It has been demonstrated that wound healing and vascularization in wounded skin of Elk-3 mutant mice are retarded compared to those in wild type mice,27 suggesting that Elk-3 can regulate angiogenesis in the process of wound healing. However, the role of Elk-3 in hepatic fibrosis in animal model or human is currently unknown. In this study, we revealed for the first time that Elk-3 played a crucial role in the process of liver fibrosis. The expression of Elk-3 in fibrotic livers of the mice treated with CCl4 for 8 weeks was significantly higher than that of control mice (Fig. 1A). Similar findings were observed in human liver tissues. The expression of Elk-3 in liver tissues of patients with liver cirrhosis expression was also significantly higher than that in liver tissues of patients with those with chronic hepatitis (Fig. 1B). Moreover, the expression of Elk-3 was inversely correlated with the expression of E-cadherin in mouse fibrotic liver and human cirrhotic liver tissues. Furthermore, silencing of Elk-3 resulted in increased expression of E-cadherin but decreased expression of vimentin, indicating that Elk-3 silencing could reverse EMT in the process of liver fibrosis. Taken together, these results provide compelling evidence that Elk-3 plays a critical role in hepatic fibrogenesis. However, how Elk-3 contributes to the process of hepatic fibrosis remains unclear. Elk-3 is a transcriptional repressor under basal conditions. It is known target of Ras pathway.12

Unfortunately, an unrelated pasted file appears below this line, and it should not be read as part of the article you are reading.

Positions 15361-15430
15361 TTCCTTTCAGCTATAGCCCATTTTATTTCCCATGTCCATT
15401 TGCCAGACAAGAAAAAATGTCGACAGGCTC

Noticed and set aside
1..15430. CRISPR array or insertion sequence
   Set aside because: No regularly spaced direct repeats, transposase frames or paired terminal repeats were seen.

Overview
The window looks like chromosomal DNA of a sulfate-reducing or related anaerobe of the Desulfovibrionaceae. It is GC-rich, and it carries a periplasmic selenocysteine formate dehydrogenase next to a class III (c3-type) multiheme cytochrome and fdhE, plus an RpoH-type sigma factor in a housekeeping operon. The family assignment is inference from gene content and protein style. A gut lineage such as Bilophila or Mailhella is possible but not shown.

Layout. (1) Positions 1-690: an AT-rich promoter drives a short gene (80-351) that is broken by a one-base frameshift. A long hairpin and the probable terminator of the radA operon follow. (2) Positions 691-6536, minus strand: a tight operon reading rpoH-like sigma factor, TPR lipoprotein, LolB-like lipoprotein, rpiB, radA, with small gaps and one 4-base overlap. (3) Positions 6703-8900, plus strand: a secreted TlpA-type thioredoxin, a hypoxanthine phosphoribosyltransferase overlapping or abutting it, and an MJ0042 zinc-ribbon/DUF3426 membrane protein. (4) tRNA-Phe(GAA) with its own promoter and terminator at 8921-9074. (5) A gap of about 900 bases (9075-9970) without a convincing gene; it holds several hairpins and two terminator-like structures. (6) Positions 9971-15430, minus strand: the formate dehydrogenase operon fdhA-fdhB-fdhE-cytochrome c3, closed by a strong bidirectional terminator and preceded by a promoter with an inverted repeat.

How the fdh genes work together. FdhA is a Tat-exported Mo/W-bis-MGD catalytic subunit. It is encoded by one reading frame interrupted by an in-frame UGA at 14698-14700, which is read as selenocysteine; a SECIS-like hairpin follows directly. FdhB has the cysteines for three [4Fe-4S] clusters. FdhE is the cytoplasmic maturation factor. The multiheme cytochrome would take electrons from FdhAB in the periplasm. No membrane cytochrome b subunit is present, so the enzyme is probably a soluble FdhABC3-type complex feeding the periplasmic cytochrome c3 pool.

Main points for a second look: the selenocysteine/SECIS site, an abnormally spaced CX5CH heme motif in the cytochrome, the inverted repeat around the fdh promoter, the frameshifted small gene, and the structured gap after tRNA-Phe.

In this study, we also investigated the expression of Egr-1, a known target gene of Elk-3, in hepatocyte EMT in vitro model and evaluated the relationship between the expressions of Egr-1 and Elk-3. In TGF-β1-induced EMT hepatocytes, the expression of Egr-1 was significantly upregulated. In addition, the upregulation of Egr-1 was significantly correlated with higher expression of Elk-3. Furthermore, Egr-1 expression was downregulated under the suppression of Elk-3 in mouse hepatocyte cells treated with Elk-3 siRNA. These results suggested that Egr-1 regulated by Elk-3 contributed to the EMT process of hepatocyte during hepatic fibrogenesis. Wu et al.28 has reported that the healing process in cutaneous wound of mice harboring null mutation of Egr-1 is retarded, reducing the influx of inflammatory cells in the dermis. In addition, the expression of Egr-1 is enhanced in fibrotic tissue of mice with bleomycin-induced scleroderma.29 Importantly, Egr-1 has been shown to participate in mediating TGF-β signaling, which is known to affect metastatic behavior of cancer cells.30,31 Many studies have shown that the target genes of Egr-1 in mesenchymal cells are ID1, ID2, Collagen Type I Alpha 2 (COL1A2), and platelet-derived growth factor alpha chain.30,3238 These Egr-1 target genes are already known to play a role in liver fibrogenesis.